A few factors, such as the time and date and the general interest in the author or book, come into play here. Past programs have had from about a dozen to 100s of viewers for the live broadcast. The real value is in the archive on youtube, where we accumulate more views.
View numbers on the Read Science! youtube page can be deceiving because these videos originate on other youtube channels, either Joanne’s or Scientific American’s, so the total views would be the sum from two pages. This system may be amended at a future date. If you look at past event pages, you may see a section that indicates how many people watched the hangout. These numbers represent those who RSVP’d in the positive that they would watch, and the actual number who watched may be higher or lower than that.
Joanne will create a virtual poster like the ones below:
Then, we then share the event on social media far and wide several times ahead of the event. You will most likely be tagged in these shares so feel free to retweet and share the announcement yourself.
Once the event is done, we point people to the video so those who couldn’t join us live can watch it at a later date.
Once you have been a Read Science! guest, we keep a close eye on what you do, and if you have another book or article out or are recognized for some accolade, we announce these on our venues, too. We delight in sharing anything that helps to promote science writers and their works in order to encourage the general public to read along with us.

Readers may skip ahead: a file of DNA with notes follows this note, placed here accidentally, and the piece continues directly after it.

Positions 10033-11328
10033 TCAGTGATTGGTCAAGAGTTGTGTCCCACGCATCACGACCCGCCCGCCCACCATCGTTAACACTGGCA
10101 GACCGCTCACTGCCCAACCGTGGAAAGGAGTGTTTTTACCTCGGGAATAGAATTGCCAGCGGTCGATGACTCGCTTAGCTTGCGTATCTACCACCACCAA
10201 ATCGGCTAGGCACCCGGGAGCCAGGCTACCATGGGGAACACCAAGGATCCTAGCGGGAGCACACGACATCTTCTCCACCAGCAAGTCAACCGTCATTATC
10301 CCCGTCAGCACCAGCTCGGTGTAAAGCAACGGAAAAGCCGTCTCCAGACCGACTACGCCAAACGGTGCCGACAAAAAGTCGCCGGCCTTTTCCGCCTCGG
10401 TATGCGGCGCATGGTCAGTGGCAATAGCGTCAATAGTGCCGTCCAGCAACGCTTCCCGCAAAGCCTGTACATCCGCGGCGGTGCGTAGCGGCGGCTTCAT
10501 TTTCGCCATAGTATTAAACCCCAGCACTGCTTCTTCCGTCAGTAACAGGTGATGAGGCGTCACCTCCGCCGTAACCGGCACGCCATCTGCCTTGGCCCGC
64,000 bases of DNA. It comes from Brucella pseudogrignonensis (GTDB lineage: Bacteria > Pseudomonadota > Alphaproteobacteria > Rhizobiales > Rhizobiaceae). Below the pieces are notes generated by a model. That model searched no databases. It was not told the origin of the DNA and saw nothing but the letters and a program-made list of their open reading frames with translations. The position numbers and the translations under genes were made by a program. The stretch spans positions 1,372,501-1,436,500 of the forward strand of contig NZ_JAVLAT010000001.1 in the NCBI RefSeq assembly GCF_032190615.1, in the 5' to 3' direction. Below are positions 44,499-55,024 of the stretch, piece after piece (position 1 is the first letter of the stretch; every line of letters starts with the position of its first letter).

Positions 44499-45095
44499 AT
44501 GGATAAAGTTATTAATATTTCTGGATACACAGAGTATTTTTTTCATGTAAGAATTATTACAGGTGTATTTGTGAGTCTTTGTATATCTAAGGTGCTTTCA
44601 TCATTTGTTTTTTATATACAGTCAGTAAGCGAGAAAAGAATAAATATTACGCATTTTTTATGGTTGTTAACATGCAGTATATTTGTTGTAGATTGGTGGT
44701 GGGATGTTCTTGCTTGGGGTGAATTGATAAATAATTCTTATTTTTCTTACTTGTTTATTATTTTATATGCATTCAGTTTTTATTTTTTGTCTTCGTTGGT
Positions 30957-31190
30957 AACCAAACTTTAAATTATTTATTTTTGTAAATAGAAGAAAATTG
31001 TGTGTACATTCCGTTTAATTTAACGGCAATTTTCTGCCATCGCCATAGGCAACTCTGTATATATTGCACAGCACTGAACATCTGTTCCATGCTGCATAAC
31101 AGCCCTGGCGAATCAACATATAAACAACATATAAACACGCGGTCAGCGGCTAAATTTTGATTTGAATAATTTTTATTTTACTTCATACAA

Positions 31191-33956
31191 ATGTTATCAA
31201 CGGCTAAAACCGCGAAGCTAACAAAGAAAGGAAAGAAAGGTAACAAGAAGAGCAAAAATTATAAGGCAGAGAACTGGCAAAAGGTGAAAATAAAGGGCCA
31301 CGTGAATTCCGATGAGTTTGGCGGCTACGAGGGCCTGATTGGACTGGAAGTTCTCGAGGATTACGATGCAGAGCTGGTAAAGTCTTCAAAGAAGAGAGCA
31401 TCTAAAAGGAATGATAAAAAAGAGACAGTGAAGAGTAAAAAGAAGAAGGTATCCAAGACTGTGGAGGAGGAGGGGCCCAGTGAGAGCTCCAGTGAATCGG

Joanne Manaster (@ScienceGoddess on twitter) is a cell biologist, on the faculty at the University of Illinois at Urbana–Champaign. Formerly a blogger at Scientific American (“PsiVid”), she is widely known for sharing her enthusiasm for science on social media, through book reviews, and on her website “Joanne Loves Science”.
Jeff Shaumeyer (@Scienticity on twitter) is an experimental physicist who has worked in academic research (University of Maryland), been Project Scientist for a Space Shuttle experiment, wrote test software for a new Hubble Space Telescope computer, developed a satellite-communications network to collect data from oceanographic buoys, and now shares his enthusiasm for science through “Read Science!” and the nonprofit Ars Hermeneutica, Limited, which he founded in 2004.
After knowing each other virtually for years, they finally met in person in November 2014.